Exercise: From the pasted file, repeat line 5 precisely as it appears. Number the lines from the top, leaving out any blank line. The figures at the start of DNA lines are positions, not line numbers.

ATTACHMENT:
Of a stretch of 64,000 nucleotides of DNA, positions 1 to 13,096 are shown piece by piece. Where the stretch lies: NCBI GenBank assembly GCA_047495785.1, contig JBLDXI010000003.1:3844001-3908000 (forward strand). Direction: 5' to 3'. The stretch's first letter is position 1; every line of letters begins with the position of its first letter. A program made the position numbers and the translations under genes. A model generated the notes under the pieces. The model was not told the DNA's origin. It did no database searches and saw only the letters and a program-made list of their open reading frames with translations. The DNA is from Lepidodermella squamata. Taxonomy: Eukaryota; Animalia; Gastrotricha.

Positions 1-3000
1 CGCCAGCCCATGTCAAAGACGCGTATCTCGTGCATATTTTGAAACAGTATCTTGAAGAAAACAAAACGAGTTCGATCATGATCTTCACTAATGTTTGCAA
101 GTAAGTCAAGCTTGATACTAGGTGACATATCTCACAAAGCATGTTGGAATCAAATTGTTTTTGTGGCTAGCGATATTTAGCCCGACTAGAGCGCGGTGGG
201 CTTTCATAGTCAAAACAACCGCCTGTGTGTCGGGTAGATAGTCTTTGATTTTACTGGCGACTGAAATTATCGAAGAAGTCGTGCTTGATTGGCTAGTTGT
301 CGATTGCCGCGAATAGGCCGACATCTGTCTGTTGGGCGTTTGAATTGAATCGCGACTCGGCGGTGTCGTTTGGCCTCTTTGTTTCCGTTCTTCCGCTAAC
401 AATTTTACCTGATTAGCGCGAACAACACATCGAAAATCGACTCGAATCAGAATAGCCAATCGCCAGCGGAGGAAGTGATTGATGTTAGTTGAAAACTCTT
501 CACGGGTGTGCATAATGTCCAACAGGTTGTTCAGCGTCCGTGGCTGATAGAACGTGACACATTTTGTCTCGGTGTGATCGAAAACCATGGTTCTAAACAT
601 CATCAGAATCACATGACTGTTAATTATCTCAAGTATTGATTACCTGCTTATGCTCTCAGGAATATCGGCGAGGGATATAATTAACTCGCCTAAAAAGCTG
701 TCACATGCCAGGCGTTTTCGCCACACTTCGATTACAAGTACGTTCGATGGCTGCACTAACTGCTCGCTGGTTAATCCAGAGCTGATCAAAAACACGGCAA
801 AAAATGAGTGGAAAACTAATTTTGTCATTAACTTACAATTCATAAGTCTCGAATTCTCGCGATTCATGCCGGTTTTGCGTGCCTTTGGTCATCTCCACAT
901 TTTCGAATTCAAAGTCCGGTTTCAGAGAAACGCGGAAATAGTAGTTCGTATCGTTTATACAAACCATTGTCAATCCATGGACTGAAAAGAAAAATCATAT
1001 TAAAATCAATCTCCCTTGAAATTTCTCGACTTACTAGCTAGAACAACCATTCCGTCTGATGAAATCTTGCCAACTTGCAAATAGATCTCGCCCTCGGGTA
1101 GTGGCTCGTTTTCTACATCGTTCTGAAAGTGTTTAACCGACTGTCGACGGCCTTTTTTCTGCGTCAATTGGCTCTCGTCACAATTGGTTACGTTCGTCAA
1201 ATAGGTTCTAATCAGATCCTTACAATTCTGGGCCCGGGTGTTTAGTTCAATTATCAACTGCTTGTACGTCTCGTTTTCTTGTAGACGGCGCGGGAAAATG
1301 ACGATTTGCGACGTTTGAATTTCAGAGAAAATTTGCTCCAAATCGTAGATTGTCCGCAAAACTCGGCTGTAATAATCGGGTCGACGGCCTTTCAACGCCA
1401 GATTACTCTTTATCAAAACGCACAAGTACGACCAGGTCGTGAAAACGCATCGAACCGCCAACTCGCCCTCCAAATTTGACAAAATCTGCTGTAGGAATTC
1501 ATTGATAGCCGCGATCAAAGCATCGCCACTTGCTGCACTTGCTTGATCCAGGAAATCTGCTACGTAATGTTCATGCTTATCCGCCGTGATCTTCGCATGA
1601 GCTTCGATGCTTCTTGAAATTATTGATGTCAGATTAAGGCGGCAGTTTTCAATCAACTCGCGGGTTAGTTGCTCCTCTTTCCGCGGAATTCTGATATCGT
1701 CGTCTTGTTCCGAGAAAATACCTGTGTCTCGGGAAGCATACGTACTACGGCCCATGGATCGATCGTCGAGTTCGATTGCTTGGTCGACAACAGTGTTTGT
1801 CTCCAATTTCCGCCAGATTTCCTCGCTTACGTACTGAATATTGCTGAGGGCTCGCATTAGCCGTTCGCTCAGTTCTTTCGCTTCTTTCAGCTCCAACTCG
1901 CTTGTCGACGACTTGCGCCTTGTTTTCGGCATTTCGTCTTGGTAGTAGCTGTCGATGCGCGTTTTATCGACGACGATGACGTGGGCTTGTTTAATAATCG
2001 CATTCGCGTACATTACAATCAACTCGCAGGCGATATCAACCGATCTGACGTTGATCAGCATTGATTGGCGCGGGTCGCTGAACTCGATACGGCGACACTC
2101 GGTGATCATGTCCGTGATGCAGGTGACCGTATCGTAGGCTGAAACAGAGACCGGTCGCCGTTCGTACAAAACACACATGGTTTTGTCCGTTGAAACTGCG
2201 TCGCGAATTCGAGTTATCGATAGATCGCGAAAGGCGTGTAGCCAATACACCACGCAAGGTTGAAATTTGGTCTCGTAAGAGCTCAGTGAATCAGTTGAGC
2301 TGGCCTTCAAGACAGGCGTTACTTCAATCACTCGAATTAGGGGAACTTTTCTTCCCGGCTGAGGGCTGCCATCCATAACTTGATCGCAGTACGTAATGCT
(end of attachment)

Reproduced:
201 CTTTCATAGTCAAAACAACCGCCTGTGTGTCGGGTAGATAGTCTTTGATTTTACTGGCGACTGAAATTATCGAAGAAGTCGTGCTTGATTGGCTAGTTGT